I was excited to watch the Autopsy of Jane Doe because I saw it on Facebook a couple of weeks before it was shown in class. I did not know exactly what to expect when I was watching the trailer, but I felt it was going to be exciting. When we watched it in class, the movie had a very long build up. It took until after the movie when I started to get hints that she was a witch (maybe I’m just dense). Having that said, all the clues, internal hemorrhages, stomach items, and more kept the suspense going because every clue did not match, but in my head I was still trying to piece them all together. This made the movie exciting to watch. Also, Jane Doe was very beautiful, which should have given me the idea that she was supernatural. Some witches are portrayed with boils and acne, but some are also portrayed as enticing so that they can lure people in their caves.
One line from the movie that aroused my interest was when the father said, “what if we created the very thing we were trying to destroy?” This made all the difference to me. This can be seen everywhere in society. Perhaps not in a way where supernatural powers manifest, but with things we try to hold back or restrain. For example, a really strict parent controlling the moves of the daughter. There are cases where the daughter rebels in an extreme way. According to research from my friends (heavy emphasis on friends), there are several porn stars whose fathers are pastors. This may not be rebelling per se, but her profession certainly is not what you’d expect form a religious background. Then you have times where prisoners from America are so heavily guarded that instead of changing their mindsets, they devise more cunning ways of escape and perhaps seek revenge on the authority. The Autopsy of Jane Doe shows how we are all capable of being Dr. Frankenstein. Some intentions may be good when we use restrictions on certain things, but the movie tells what can happen if we hold something back too much.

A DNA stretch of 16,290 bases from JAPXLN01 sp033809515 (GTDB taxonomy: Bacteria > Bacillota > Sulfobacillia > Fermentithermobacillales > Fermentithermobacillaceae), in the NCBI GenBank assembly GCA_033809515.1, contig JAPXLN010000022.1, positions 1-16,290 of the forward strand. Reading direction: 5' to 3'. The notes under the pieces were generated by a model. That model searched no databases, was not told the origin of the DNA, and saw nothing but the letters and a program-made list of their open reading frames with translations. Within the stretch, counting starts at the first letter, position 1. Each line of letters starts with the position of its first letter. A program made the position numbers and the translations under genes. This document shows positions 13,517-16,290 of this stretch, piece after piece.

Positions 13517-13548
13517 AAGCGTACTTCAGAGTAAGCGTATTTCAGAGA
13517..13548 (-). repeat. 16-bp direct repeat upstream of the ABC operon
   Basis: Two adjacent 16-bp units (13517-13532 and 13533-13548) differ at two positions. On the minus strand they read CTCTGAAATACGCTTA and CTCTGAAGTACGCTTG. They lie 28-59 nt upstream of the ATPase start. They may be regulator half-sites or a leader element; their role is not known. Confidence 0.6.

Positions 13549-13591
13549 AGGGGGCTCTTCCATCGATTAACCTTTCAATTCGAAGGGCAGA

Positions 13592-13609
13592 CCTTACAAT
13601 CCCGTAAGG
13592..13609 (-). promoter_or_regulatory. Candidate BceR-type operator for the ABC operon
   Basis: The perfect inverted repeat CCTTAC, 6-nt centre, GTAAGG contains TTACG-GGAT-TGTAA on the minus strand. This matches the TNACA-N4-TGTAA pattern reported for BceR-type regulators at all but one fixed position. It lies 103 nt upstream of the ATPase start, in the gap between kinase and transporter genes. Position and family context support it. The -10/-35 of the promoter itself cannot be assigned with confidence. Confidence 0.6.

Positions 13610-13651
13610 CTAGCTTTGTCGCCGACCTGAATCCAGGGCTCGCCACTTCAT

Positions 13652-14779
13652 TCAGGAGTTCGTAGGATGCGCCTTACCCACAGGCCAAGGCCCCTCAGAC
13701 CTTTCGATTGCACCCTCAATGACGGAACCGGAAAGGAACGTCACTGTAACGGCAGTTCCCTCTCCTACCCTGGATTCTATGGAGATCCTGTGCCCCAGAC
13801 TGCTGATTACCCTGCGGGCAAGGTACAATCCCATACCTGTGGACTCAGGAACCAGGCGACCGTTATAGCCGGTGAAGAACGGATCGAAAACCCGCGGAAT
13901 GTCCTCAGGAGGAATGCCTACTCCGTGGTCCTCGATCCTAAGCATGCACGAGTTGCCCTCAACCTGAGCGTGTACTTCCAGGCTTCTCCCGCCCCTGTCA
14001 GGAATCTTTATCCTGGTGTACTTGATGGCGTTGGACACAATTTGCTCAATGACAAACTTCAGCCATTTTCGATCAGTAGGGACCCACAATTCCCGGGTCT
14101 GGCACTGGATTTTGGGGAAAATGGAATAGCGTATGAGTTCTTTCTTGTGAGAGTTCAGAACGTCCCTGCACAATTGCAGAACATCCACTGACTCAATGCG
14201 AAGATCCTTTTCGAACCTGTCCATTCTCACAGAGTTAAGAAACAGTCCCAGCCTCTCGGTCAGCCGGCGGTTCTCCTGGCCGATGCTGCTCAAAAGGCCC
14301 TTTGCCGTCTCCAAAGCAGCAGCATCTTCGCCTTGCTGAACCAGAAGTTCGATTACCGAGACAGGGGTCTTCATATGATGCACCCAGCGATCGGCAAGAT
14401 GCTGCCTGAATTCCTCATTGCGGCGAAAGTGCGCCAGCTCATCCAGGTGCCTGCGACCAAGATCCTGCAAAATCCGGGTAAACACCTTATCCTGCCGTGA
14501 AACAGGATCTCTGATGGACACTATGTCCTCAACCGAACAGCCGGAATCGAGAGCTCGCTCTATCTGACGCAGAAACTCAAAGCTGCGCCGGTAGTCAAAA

There’s also an aspect in the Autopsy of Jane doe about an eye for an eye. The father was last to admit about Jane Doe’s powers, but he was the one who was willing to sacrifice in the end. In this part of the story, the family is put in an unfortunate situation because as the father mentioned, “we were just in her way.”
The father showed a change of character in the story. He only realized what he needed to do after he has killed the girlfriend of his son. When he told the story of his wife when he and his son were in the elevator, he said that he never saw the pain his wife was experiencing. He was so caught up in her bright personality (that’s why he called her Ray for sunshine) that he never really got to know her struggles. He saw the same thing in Jane Doe. He said his apologies to her, tried to genuinely understand her and situation, and then was finally ready to sacrifice. In a way, it was like he was talking to his wife; apologized that he was not able to take care of her properly. Also, Jane Doe was beautiful on the outside (no scratches and all), but was massacred on the inside – showing a similarity with the wife of the father.
The setting of The Autopsy of Jane Doe also showed a horror aspect in the movie. It was not merely the music or the lighting, but the fact that the family was a family that conducts autopsies. It was their “family business.” When the girlfriend came to their clinic, she was shown the place where the dead bodies were placed. You could see the shock in her eyes, but for the family it was merely business. This put certain weirdness to the movie because someone working in a morgue is quite unusual, but for them it’s three whole generations. Also, the clinic they worked in has been the same place the other generations have worked in. I cannot imagine how many bodies have already passed there. The father also makes a comment about not finding out the why of the death, but merely just the how. In this way, there is numbness in his character. This is perhaps in line with his being dense with his wife.